Test bank accounting management 11e chapter 4 4 JOB COSTING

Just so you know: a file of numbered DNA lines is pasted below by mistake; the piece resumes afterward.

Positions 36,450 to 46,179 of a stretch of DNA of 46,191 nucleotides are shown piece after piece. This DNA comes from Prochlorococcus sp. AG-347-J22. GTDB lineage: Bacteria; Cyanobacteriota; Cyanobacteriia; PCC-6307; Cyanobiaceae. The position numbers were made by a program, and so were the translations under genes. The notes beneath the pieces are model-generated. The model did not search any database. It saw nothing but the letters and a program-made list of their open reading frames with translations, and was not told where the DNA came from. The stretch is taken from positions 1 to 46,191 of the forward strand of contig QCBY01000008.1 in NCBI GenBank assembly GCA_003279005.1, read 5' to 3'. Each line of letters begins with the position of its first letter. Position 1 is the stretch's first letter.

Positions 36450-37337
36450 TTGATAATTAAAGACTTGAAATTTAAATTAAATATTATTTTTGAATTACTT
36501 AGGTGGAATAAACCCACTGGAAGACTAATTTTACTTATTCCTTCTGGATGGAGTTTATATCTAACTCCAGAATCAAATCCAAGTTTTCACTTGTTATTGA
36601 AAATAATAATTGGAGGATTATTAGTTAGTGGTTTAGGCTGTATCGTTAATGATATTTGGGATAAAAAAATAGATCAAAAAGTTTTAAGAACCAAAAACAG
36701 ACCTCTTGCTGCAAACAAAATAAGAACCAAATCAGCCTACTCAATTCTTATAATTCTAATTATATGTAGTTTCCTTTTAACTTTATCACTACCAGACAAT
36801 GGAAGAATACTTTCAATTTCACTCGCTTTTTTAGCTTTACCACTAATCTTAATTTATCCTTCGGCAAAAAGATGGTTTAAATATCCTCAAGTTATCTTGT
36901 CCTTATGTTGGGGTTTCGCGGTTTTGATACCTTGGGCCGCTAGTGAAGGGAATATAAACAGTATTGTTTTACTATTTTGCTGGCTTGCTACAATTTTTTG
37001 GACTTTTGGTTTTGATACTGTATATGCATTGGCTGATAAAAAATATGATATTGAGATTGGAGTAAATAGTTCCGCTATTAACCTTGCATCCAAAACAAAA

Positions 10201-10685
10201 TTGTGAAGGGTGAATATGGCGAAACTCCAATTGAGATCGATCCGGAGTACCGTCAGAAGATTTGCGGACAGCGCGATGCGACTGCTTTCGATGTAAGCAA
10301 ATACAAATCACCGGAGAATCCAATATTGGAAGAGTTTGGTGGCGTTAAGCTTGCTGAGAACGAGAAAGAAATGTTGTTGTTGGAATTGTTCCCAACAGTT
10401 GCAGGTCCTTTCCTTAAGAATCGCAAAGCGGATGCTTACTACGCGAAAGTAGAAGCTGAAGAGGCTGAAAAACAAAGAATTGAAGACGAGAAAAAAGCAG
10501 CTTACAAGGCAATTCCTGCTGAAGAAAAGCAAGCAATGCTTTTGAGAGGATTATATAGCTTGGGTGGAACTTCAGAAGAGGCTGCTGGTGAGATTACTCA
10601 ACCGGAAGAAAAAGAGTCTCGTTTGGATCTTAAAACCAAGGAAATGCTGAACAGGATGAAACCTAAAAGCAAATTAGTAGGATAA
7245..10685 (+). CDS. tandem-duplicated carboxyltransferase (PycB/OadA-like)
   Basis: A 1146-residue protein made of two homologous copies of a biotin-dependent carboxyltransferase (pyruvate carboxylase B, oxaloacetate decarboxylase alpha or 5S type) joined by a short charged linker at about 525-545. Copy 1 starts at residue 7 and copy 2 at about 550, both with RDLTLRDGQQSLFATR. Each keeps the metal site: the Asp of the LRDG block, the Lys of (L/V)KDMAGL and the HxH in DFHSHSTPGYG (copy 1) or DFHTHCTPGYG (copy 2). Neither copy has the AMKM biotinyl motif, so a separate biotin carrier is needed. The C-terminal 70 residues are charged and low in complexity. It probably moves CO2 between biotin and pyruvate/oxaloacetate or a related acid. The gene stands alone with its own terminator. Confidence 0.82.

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CHAPTER JOB COSTING LEARNING OBJECTIVES Describe the building-block concepts of costing systems Distinguish between job costing and process costing Outline a seven-step approach to job costing Distinguish actual costing from normal costing Track the flow of costs in a job-costing system Account for end-of-period underallocated or overallocated indirect costs using alternative methods Apply variations from normal costing Chapter Overview Chapter describes the basics of a costing system by illustrating a normal job-costing system The question “How much does it cost?” isn’t only about product cost A well-designed costing system provides managers with information for many different purposes Questions of strategy, performance, product choice, and profitability are a few of the purposes served A costing system accumulates costs to aid and improve decision making Though the illustration in the chapter is primarily focused on product costing, the concept of different costs for different purposes is evident Costing systems provide information, though they are not the only source needed or used for making decisions Information bears a cost and a costing system is a commodity that has a cost The cost/benefit approach should be used in designing and choosing a costing system Careful study of how operations are conducted forms the basis for the design of a costing system Costing systems should reflect the underlying operations of an organization, and not vice versa Technological changes are highlighted throughout the chapter The steps of how to cost a job can be used for understanding the nature and role of a costing system Whether the work is carried out on a handwritten basis or by one in which information is gathered without human intervention, a basic understanding of how a costing system works is necessary for any user The attention focused on the calculation of rates can be used to develop an appreciation of unit costs The admonition from Chapter to beware of unit costs still holds Attention is given to the numerator and the denominator in several instances, highlighting the importance of each individual element as well as the relationship between the two elements “Cost per mile” or “cost per unit” are common expressions The information presented in this chapter should enable a student to recognize the complexity that can exist in developing what appears to be a simple concept Chapter Job Costing CHAPTER OUTLINE I Costing systems in general A Cost-benefit approach is essential in designing and choosing costing systems A Costing system is a commodity that has a cost Costing system provides beneficial information B Costing system should be tailored to the underlying operations; operations should not be tailored to fit the costing system Study how the underlying operations are conducted Design costing system to provide information for underlying operations C Costing systems accumulate costs to facilitate decisions Gather for general desires that are common among most managers Use for product costing in particular to be used for making decisions and develop strategy, planning and control, cost management, and inventory valuation Chapter Job Costing D Costing systems are only one source of information for managers Learning Objective 1: Describe the building-block concepts of costing systems II Building-block concepts of costing systems A Purpose: Report cost numbers to reflect way chosen cost object uses resources of organization B Assignment of known costs Assignment by tracing for direct costs of a cost object in an cost-effective way Assignment by allocation for indirect costs of a cost object a b Use of cost pool: a grouping of individual cost items Use of cost-allocation base: a factor that systematically links indirect costs to cost object C Choice of cost object: to help managers make decisions Chapter Job Costing Major cost objects—products and responsibility centers Designation of direct/indirect dependent upon cost object Do multiple choice Assign Exercise 4-21 and Problems 4-31 and 4-32 Learning Objective 2: Distinguish between job costing and process costing D Types of costing systems—two types considered as opposite ends of a continuum Job-costing systems: assign costs to distinct units of a product or service a b c Job is cost object Job is individual unit, batch, or multiple units of a distinct product or service Job is distinct and differs among customers and situations allowing for unique cost accumulation Process-costing systems: assign costs to masses of identical or similar units and computes unit costs on an average basis Chapter Job Costing a Cost object is masses of identical or similar units b Product is same for each customer or situation c Average or per-unit cost developed Combination of elements of both job and process costing for costing system to describe the underlying operations Do multiple choice Assign Exercise 4-16 III Identifying and measuring costs of a job Learning Objective 3: Outline the seven-step approach to job costing A Cost assignment process Identify the job, the chosen cost object [Step 1] Identify the direct costs categories of the job for tracing to cost object [Step 2] Chapter Job Costing a Identify the indirect costs for allocating to cost object Identify cause-and-effect relationship between indirect cost and allocation base b c Select the cost-allocation bases [Step 3] [Surveys of Company Practice] Identify the indirect costs associated with each cost-allocation base [Step 4] i Compute indirect-cost rate per unit of each cost-allocation base [Step 5] ii Compute the amount of indirect costs allocated to the job: for each individual costallocation base multiply by its indirect-cost rate [Step 6] iii Sum individual amounts to obtain total indirect cost allocated Compute the total cost of the job by adding all direct costs and indirect costs assigned to the job [Step 7] [Exhibit 4-2] [Concepts in Action] Do multiple choice Assign Exercises 4-19, 4-20, and 4-23 TEACHING TIP: The calculation and use of a predetermined rate is done in chronological order: Before work in process is begun, the indirect allocation rate is computed using budgeted amounts; During work in process, the rate is multiplied by the actual amount of allocation base used, Chapter Job Costing which is allocated overhead, the debit to WIP and credit to Manufacturing Overhead Allocated; After work is processed, the allocated overhead is compared to the actual amount, Manufacturing Overhead Control, to determine the underallocated or overallocated (Allocated – Actual = Under if negative difference, Over if positive difference) B Compare cost of the job to revenue for gross margin and gross margin percentage calculations C Cost analysis Compare costs and gross margins between jobs Use to judge performance and make improvements Source(s) for recognizing or identifying costs [Exhibit 4-3] Source documents: original records that support journal entries in an accounting system Necessity for accuracy and reliability D Role of technology Chapter Job Costing Aids in improving efficiency with quick and accurate product costs Reduces costs Provides instantaneous feedback for control decisions IV Time as a factor in job costing A Time frame for computation of indirect-cost rates Choice of short span (weekly, monthly) or longer period (annual) a Numerator reason (costs) for use of annual period i ii b i Not overly influenced by seasonal patterns Not as affected by some erratic or period-specific costs Denominator reason (quantity of allocation base) for use of annual period Smoothes out the effect of monthly variations in output levels, especially for fixed costs Chapter Job Costing ii Smoothes out the effect of monthly variations of number of workdays a b Timeliness consideration when using annual rates Use of actual costs of job means waiting until year end to allocate Use of budgeted indirect-cost rates allow close approximation to actual Learning Objective 4: Distinguish actual costing from normal costing B Managers’ access to job costs for various uses Actual costing: actual costs calculated when known, possibly at year end Normal costing: uses budgeted indirect-cost rates rather than actual indirect-cost rates a b Traces actual direct costs to cost object [Exhibit 4-4] Allocates indirect costs based upon budgeted indirect-cost rates to jobs 10 Chapter Job Costing 10 b Cost/benefit test favors the simplest approach Do multiple choice and Assign Exercise 4-27 and Problems 4-33 and 4-35 B Multiple overhead cost pools used if additional information is more beneficial then cost Learning Objective 7: Apply variations from normal costing C Variation of normal costing Using budgeted rates for direct costs as well as indirect costs Calculating rates in the same manner Do multiple choice 10 Assign Exercises 4-28 and 4-29 CHAPTER QUIZ SOLUTIONS: b d 3.c 4.c 5.a 6.a 7.d 8.a 9.c 10.d 15 Chapter Job Costing 15 CHAPTER QUIZ 16 Chapter Job Costing 16 A cost-allocation base may be any of the following except a c cost driver b cost pool way to link indirect costs to a cost object d a nonfinancial quantity A company that manufactures dentures for use by local dentists would use a process costing b personal costing c operations costing d a job costing The first step in the seven-step approach to job costing is to select the cost-allocation base to use in assigning indirect costs to the job b c identify the direct costs of the job identify the job that is the chosen cost object 17 Chapter Job Costing 17 d identify the indirect-cost pools associated with the job Using normal costing rather than actual costing requires that the allocating of indirect manufacturing costs to work in process be a done on a more timely basis, such as every two weeks rather than every month b c d journalized only at year end when adjusting entries are normally made calculated by using the budgeted rate times actual quantity of allocation base calculated by using the budgeted rate times the budgeted quantity of allocation base a b What is the best design for costing systems? To be tailored to the underlying operations of the company In accordance with generally accepted accounting principles for financial accounting reporting c d To be compatible with the latest technology for data collection regardless of the cost According to guidelines established by the Institute of Management Accountants for aiding management decision making Which of the following accounts is not classified as an asset? a Manufacturing overhead control b Materials control c Work-in-process control d Finished goods control 18 Chapter Job Costing 18 The costs incurred on jobs which are currently in production but are not yet complete would appear in 19 Chapter Job Costing 19 a b c the finished goods control account the manufacturing overhead control account d the materials control account the work-in-process control account The Precision Widget Company had the following balances in their accounts at the end of the accounting period: Work in Process$ 5,000 Finished Goods 20,000 Cost of Goods Sold 200,000 If their manufacturing overhead was overallocated by $8,000 and Precision Widget adjusts their accounts using a proration based on total ending balances, the revised ending balance for Cost of Goods Sold would be a $192,880 b $200,00 c $207,120 d $208,000 Liberty Box Company calculated an indirect-cost rate of $12.50 per labor hour for fringe benefits for use in their normal costing system At the end of the year, the actual costs of fringe benefits was $105,000 more than the budgeted amount used to compute the indirect-cost rate The total of labor hours worked for the year was the same amount as budgeted, 70,000 hours If Job #640 required the use of 15 labor hours and the company used the adjusted allocation rate approach, by what amount would the cost of Job #640 change? a $560.00 b $281.25 c $22.50 d $20.50 20 Chapter Job Costing 20 10 a If each professional in a service company is paid on an annual salary basis, why might the firm want to use a predetermined or budgeted rate for direct or professional labor? A predetermined or budgeted rate is easier to justify to a client who might question a billing rate b c Professional staff persons not keep accurate records of the jobs on which they work Professional staff incurs more client costs, such as travel, lodging, and out-of-town meals, while working on a job d Year-end bonuses paid to the professional staff are difficult to trace to individual jobs 21 Chapter Job Costing 21 WRITING/DISCUSSION EXERCISES Describe the building-block concepts of costing systems Who determines the cost-allocation base and how they this? The accountants are involved in the determination of the cost-allocation base but are not alone in the process The need for costing systems to be tailored to the underlying operations requires that the accountants understand the process and system for which they are accounting The design of the costing system should have begun with careful study of how operations are conducted and what information is needed for reports Also, from performing the functions of scorekeeping and attention directing, the accountants would develop information useful for suggesting cause-and-effect relationships between costs and other activities Those who work in the system (the line managers) would have a different kind of knowledge of relationships providing insight about the suggestions of the accountants Through teamwork, effective cost-allocation bases could be developed Careful observation from a variety of perspectives is helpful in recognizing relationships Continued study and observation are needed to understand if the relationships persist Most relationships change somewhat over time and use Distinguish between job costing and process costing Compare and contrast job costing to process costing by focusing on the underlying structure of a company’s operations Costing systems are developed according to the underlying structure of operations for a company Exhibit 4-1 is helpful in considering the type of structure in place for either job costing or process costing In the service sector, the jobs are assigned to particular people or specialists who spend their time working on that particular job Much of the operational structure would center on the persons involved For process costing types of environments, the emphasis would be more on the process rather than the people Source documents would differ between the two types of operations Operations conducive to job costing would probably require attention to more detail about the product, whereas operations suited for process costing would detail the process 22 Chapter Job Costing 22 Outline the seven-step approach to job costing Should there be an eight-step approach, another step to consider profitability? Notice that in the text, the discussion following the computation of step seven is that of profitability, relating the cost of the job to revenue that the job would generate The last stage in job costing is “Sale of Finished Goods” because that is the reason for manufacturing a product, its sale The text defines cost (Chapter 2) as a resource sacrificed or forgone to achieve a specific objective The double entry system of accounting requires that sacrifices be matched to benefits (rights to responsibilities), the give-and-take of each transaction Costs are incurred to generate revenue A question to ask about each cost object: How is this “object” providing benefit in proportion to the amount of cost assigned? 23 Chapter Job Costing 23 Distinguish actual costing from normal costing How did the term “normal costing” originate? Normal costing differs from actual costing in that the indirect costs are allocated using a predetermined allocation rate rather than the actual rate Calculating a rate or average requires division, often displayed as numerator/denominator The numerator is the budgeted cost when using a predetermined rate because the actual costs are not yet known The choice of the allocation base requires thoughtful judgment In the early stages of using predetermined rates, the concept of “normal” capacity was most prevalent Normal capacity (introduced in Chapter 9) is the amount of average demand over several time periods, two to five years, that would consider seasonal, cyclical, and trend factors Use of a “normal” amount would yield a rate that would be useful over a longer period of time because it would not be so affected by short-term conditions Normal capacity as the denominator in the predetermined rate—that which differentiated this type of costing from actual—became known as “normal costing” as opposed to actual costing Track the flow of costs in a job-costing system Explain the underlying operations structure of a manufacturing company by explaining the journal entries, in order and in detail, of a jo- costing system “Costing systems should be tailored to the underlying operations; the operations should not be tailored to fit the costing systems.” In later chapters, even more different accounting systems for the manufacturing process are illustrated because the manufacturing process differs from what has been illustrated or described thus far The “story” or accounting of the manufacturing process described in this chapter: Materials (1) Purchase of raw materials (pay the supplier of materials) (2) Use of raw materials to begin the work of conversion into a finished good that can be sold Work in Process (2) Introduction of materials (3) Purchase and use of labor to work on material to convert into a finished good that can be sold [4-Paying the workers] (6) Use-allocation of many varied goods and services to enable the conversion process to occur (5-buying the goods and services) (7) Completion of the conversion process into finished goods now available for sale 24 Chapter Job Costing 24 Finished Goods (7) Gathering the goods for sale (8) Selling the goods 25 Chapter Job Costing 25 Account for end-of-period underallocated or overallocated indirect costs using alternative methods Because normal costing uses budgeted rates rather than actual rates in computing amounts used in the accounting system, won’t financial statements prepared from that system be inaccurate? Accuracy is used in the text to refer to the use of actual cost, so the term is appropriate in questioning the financial statements The end-of-period treatment of underallocated or overallocated indirect costs is done for the purpose of approximating actual costs By definition, underallocated or overallocated indirect costs are the difference computed in comparing allocated costs to actual cost The disposing of that difference results in the “use” of actual costs The approaches to disposing of the differences range from substituting the actual indirect cost for the allocated indirect cost (adjusted allocation rate approach) to approximating actual cost (immediate write-off to cost of goods sold) Apply variations from normal costing The use of budgeted or predetermined rates allows decision makers to have more timely information Does the use of budgeted rates afford the decision maker any other benefit? Timeliness is a key reason for the use of budgeted indirect cost rates in normal costing Their use, however, does require adjustment at the end of the period to approximate or substitute actual costs for allocated costs A decision maker can benefit from knowing the reasons for the differences that have occurred requiring the adjustment Comparisons are created between the allocated and the actual costs, the predictions used for the budgeted numbers and the actualities behind the actual numbers, and the way in which a relationship was thought to exist and how it actually did work After-the-fact analysis of actual versus allocated provides managers with useful insights for future decisions, a primary role of feedback Extending the use of budgeted or predetermined rates through variations of normal costing extends the feedback available to managers 26 Chapter Job Costing 26 GENERAL APPROACH OF COST ASSIGNMENT TO COST OBJECT {Seven-Step Approach} Step 4: Identify the indirect costs associated with Indirect Cost Pool each allocation base Step 3: Select the costallocation base to use in allocating Cost Allocation Base indirect costs to the cost object Step 5: Compute the rate per unit of each Allocation Rate = cost-allocation base used to allocate Indirect cost 27 Chapter Job Costing 27 indirect costs to the Cost allocation base cost object Step 6: Compute the indirect costs Allocated costs allocated to the cost object Step 7: Add all indirect and direct costs assigned to cost object Step 1: (Identify) the $ $ Indirect Costs Allocated Direct Costs Traced Cost object chosen cost object Step 2: Identify the direct costs of the job Direct costs 28 Chapter Job Costing 28 SUGGESTED READINGS Boer, G., “Management Accounting Education: Yesterday, Today, and Tomorrow,” Issues in Accounting Education (May 2000) p.313 [22p] Briers, M., Chow, C., Hwang, N & Luckett, P., “The Effects of Alternative Types of Feedback on ProductRelated Decision Performance: A Research Note,” Journal of Management Accounting Research (1999) p.75 [18p] Cooper, R and Kaplan, R., “Measure Costs Right: Make the Right Decisions,” Harvard Business Review (September-October 1988) p 96 [10p] Johnson, H T and R Kaplan, Relevance Lost: The Rise and Fall of Management Accounting, Harvard Business School Press, 1987 Kaplan, R and Johnson, H T., “The Rise and Fall of Management Accounting,” Management Accounting (January 1987) p.22 [9p] Ting, P.K., Zhang, C., Wang, B., Deshmukh, A & Dubrosky, B., “Product and Process Cost Estimation with Fuzzy Multi-Attribute Utility Theory,” Engineering Economist (1999) p.303 [29p] 29 Chapter Job Costing 29 [...]... process costing b personal costing c operations costing d 3 a job costing The first step in the seven-step approach to job costing is to select the cost-allocation base to use in assigning indirect costs to the job b c identify the direct costs of the job identify the job that is the chosen cost object 17 Chapter 4 Job Costing 17 d 4 identify the indirect-cost pools associated with the job Using normal costing. .. Apply variations from normal costing C Variation of normal costing 1 Using budgeted rates for direct costs as well as indirect costs 2 Calculating rates in the same manner Do multiple choice 10 Assign Exercises 4- 28 and 4- 29 CHAPTER QUIZ SOLUTIONS: 1 b 2 d 3.c 4. c 5.a 6.a 7.d 8.a 9.c 10.d 15 Chapter 4 Job Costing 15 CHAPTER QUIZ 16 Chapter 4 Job Costing 16 1 A cost-allocation base may be any of the following... costs in a normal costing system 3 Sale of finished good – one journal entry, a mixture of actual and normal costs in a normal costing system B Nonmanufacturing costs can be accounted for in similar manner to manufacturing costs by use of individual jobs Do multiple choice 5 – 7 Assign Exercises 4- 24 (25) and 4- 26, Problems 4- 30, 4- 36, and 4- 37 12 Chapter 4 Job Costing 12 VI Other normal costing issues... costs allocated on basis of budgeted rates and actual costs at year end Do multiple choice 4 V Assign Exercises 4- 17 and 4- 18, Problem 4- 34 Accounting for the flow of costs in a normal job- costing system Learning Objective 5: Track the flow of costs in a job- costing system A Stages for making entries in a job- costing system: matching costs to the flow of operations 1 Acquisition of materials and other... approach) 4 a Choice among approaches Decision should be guided by use of resulting information 14 Chapter 4 Job Costing 14 b Cost/benefit test favors the simplest approach Do multiple choice 8 and 9 Assign Exercise 4- 27 and Problems 4- 33 and 4- 35 B Multiple overhead cost pools used if additional information is more beneficial then cost Learning Objective 7: Apply variations from normal costing C Variation... between job costing and process costing Compare and contrast job costing to process costing by focusing on the underlying structure of a company’s operations Costing systems are developed according to the underlying structure of operations for a company Exhibit 4- 1 is helpful in considering the type of structure in place for either job costing or process costing In the service sector, the jobs are... finished good that can be sold [4- Paying the workers] (6) Use-allocation of many varied goods and services to enable the conversion process to occur (5-buying the goods and services) (7) Completion of the conversion process into finished goods now available for sale 24 Chapter 4 Job Costing 24 Finished Goods (7) Gathering the goods for sale (8) Selling the goods 25 Chapter 4 Job Costing 25 6 Account for end-of-period... question to ask about each cost object: How is this “object” providing benefit in proportion to the amount of cost assigned? 23 Chapter 4 Job Costing 23 4 Distinguish actual costing from normal costing How did the term “normal costing originate? Normal costing differs from actual costing in that the indirect costs are allocated using a predetermined allocation rate rather than the actual rate Calculating... would detail the process 22 Chapter 4 Job Costing 22 3 Outline the seven-step approach to job costing Should there be an eight-step approach, another step to consider profitability? Notice that in the text, the discussion following the computation of step seven is that of profitability, relating the cost of the job to revenue that the job would generate The last stage in job costing is “Sale of Finished... and Fall of Management Accounting, Harvard Business School Press, 1987 Kaplan, R and Johnson, H T., “The Rise and Fall of Management Accounting, ” Management Accounting (January 1987) p.22 [9p] Ting, P.K., Zhang, C., Wang, B., Deshmukh, A & Dubrosky, B., “Product and Process Cost Estimation with Fuzzy Multi-Attribute Utility Theory,” Engineering Economist (1999) p.303 [29p] 29 Chapter 4 Job Costing 29